The superb bird of paradise is a newly classified species of the birds of paradise family. They were first discovered in 1930. However, they were put into their own species category in 2018. They reside in the rainforests of Indonesian New Guinea. They were recently separated into their own species due, in part, to their elaborate mating dance. But the males and females also look and behave differently from others in the Paradisaeidae family. This article is on request from my friend, Ryan.
First the Stats…
Scientific name: Lophorina niedda
Weight: Up to 3.7 ounces
Length: Up to 10.23 inches
Wingspan: Up to 22 inches
Lifespan: Up to 8 years
Now on to the Facts!
1.) They have a limited diet of small arthropods and fruit. This makes them omnivorous.
2.) Due to their specialized and flamboyant dance, these birds are considered their own species, set apart from other birds of paradise.
3.) Males outnumber females by a broad margin. Hence the elaborate dance and fierce competition to get the girl.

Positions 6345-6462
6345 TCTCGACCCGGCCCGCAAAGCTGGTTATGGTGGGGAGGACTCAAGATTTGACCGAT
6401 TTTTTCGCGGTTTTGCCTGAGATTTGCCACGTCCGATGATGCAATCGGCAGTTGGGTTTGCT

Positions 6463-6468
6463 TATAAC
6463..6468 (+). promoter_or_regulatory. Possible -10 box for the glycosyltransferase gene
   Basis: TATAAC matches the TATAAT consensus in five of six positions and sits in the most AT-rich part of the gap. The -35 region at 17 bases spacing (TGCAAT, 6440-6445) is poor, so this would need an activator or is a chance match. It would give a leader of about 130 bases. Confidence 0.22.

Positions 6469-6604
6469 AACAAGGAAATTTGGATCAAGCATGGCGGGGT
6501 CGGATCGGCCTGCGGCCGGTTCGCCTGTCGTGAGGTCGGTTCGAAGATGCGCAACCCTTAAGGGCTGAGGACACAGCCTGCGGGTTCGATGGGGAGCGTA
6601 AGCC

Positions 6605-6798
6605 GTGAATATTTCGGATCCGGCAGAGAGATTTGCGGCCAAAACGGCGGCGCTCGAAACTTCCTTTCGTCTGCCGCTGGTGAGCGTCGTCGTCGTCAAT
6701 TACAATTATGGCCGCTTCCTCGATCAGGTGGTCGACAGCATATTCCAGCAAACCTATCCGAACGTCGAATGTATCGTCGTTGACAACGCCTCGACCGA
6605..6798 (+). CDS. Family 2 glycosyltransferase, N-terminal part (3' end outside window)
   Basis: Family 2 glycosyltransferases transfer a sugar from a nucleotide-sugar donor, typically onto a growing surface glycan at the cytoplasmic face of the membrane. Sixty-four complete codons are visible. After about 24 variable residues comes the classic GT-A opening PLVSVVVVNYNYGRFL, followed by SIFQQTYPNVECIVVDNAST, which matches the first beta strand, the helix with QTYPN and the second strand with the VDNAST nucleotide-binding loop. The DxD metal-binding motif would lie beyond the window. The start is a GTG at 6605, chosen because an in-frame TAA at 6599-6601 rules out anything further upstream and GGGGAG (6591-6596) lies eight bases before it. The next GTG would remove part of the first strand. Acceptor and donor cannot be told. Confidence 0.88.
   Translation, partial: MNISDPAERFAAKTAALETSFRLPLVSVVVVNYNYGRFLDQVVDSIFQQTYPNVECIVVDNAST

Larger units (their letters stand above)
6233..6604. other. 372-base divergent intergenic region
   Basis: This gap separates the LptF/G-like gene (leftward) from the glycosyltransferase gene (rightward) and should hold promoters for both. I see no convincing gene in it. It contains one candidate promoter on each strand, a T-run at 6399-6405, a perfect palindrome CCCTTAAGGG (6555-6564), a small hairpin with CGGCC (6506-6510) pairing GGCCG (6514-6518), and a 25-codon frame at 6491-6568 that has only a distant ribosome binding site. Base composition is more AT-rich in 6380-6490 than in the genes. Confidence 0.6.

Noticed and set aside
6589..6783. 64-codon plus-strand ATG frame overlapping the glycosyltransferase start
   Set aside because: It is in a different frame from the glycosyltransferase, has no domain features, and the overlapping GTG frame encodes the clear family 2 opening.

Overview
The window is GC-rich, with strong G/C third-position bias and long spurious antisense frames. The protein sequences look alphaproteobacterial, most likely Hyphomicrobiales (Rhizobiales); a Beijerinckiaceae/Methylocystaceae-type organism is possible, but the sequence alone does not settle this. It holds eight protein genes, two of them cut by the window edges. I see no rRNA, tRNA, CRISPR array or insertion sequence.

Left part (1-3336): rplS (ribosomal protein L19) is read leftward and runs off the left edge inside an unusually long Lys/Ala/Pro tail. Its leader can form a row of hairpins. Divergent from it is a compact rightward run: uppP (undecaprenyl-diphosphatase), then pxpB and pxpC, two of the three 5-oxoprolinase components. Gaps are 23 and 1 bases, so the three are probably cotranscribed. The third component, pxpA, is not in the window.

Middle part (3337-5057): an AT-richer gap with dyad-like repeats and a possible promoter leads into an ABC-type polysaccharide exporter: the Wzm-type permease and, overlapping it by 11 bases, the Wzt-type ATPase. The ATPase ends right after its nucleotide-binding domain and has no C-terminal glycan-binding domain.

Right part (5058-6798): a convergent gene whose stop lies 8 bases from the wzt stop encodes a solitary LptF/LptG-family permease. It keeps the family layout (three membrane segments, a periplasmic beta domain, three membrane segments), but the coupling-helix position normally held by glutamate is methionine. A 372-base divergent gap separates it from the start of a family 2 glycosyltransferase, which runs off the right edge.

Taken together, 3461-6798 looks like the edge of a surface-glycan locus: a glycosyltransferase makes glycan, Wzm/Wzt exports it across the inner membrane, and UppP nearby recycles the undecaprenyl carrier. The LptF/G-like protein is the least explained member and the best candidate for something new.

4.) Females reject 15 – 20 males before settling down with her favorite. Kind of like an avian singles bar.
5.) Hawks and snakes prey on these beautiful birds.
But wait, there’s more on the superb bird of paradise!
6.) After carefully preparing the dance floor, the male will begin to signal the female(s) with a loud call. When a female shows interest, the male will spring his black feathered cape and blue-green chest shield upward and then spreads this shield symmetrically around its head. He then rhythmically whips his tail feathers against each other, while simultaneously hopping in crazy circles around the female.
7.) There are 42 known species in the Paradisaeidae family.
Did you know…?
This is the fourth endemic bird of paradise classified in Indonesia.
8.) The female will lay up to 3 eggs each breeding season and both the male and female participate in incubating and rearing.